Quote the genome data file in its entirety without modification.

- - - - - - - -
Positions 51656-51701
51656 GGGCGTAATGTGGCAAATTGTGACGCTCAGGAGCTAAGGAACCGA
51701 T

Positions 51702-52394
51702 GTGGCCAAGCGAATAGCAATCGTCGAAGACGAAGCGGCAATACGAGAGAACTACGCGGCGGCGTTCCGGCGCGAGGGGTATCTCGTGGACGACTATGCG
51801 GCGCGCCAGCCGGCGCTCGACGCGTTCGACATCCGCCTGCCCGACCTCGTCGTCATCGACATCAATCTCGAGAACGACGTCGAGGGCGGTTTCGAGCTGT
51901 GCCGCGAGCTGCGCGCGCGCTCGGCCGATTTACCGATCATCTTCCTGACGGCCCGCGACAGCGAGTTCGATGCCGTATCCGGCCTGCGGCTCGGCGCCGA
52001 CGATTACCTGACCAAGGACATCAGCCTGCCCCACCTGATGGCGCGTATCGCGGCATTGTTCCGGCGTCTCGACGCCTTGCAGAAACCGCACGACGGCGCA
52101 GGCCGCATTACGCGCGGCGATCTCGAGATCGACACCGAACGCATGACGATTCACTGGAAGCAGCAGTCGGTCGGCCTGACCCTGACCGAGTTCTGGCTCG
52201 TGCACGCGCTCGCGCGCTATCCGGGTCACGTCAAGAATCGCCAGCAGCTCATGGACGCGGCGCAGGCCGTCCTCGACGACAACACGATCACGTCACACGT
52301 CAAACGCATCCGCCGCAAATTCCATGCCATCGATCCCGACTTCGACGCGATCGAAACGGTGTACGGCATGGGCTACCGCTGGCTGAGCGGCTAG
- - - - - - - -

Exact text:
Positions 51656-51701
51656 GGGCGTAATGTGGCAAATTGTGACGCTCAGGAGCTAAGGAACCGA
51701 T

Positions 51702-52394
51702 GTGGCCAAGCGAATAGCAATCGTCGAAGACGAAGCGGCAATACGAGAGAACTACGCGGCGGCGTTCCGGCGCGAGGGGTATCTCGTGGACGACTATGCG
51801 GCGCGCCAGCCGGCGCTCGACGCGTTCGACATCCGCCTGCCCGACCTCGTCGTCATCGACATCAATCTCGAGAACGACGTCGAGGGCGGTTTCGAGCTGT
51901 GCCGCGAGCTGCGCGCGCGCTCGGCCGATTTACCGATCATCTTCCTGACGGCCCGCGACAGCGAGTTCGATGCCGTATCCGGCCTGCGGCTCGGCGCCGA
52001 CGATTACCTGACCAAGGACATCAGCCTGCCCCACCTGATGGCGCGTATCGCGGCATTGTTCCGGCGTCTCGACGCCTTGCAGAAACCGCACGACGGCGCA
52101 GGCCGCATTACGCGCGGCGATCTCGAGATCGACACCGAACGCATGACGATTCACTGGAAGCAGCAGTCGGTCGGCCTGACCCTGACCGAGTTCTGGCTCG
52201 TGCACGCGCTCGCGCGCTATCCGGGTCACGTCAAGAATCGCCAGCAGCTCATGGACGCGGCGCAGGCCGTCCTCGACGACAACACGATCACGTCACACGT
52301 CAAACGCATCCGCCGCAAATTCCATGCCATCGATCCCGACTTCGACGCGATCGAAACGGTGTACGGCATGGGCTACCGCTGGCTGAGCGGCTAG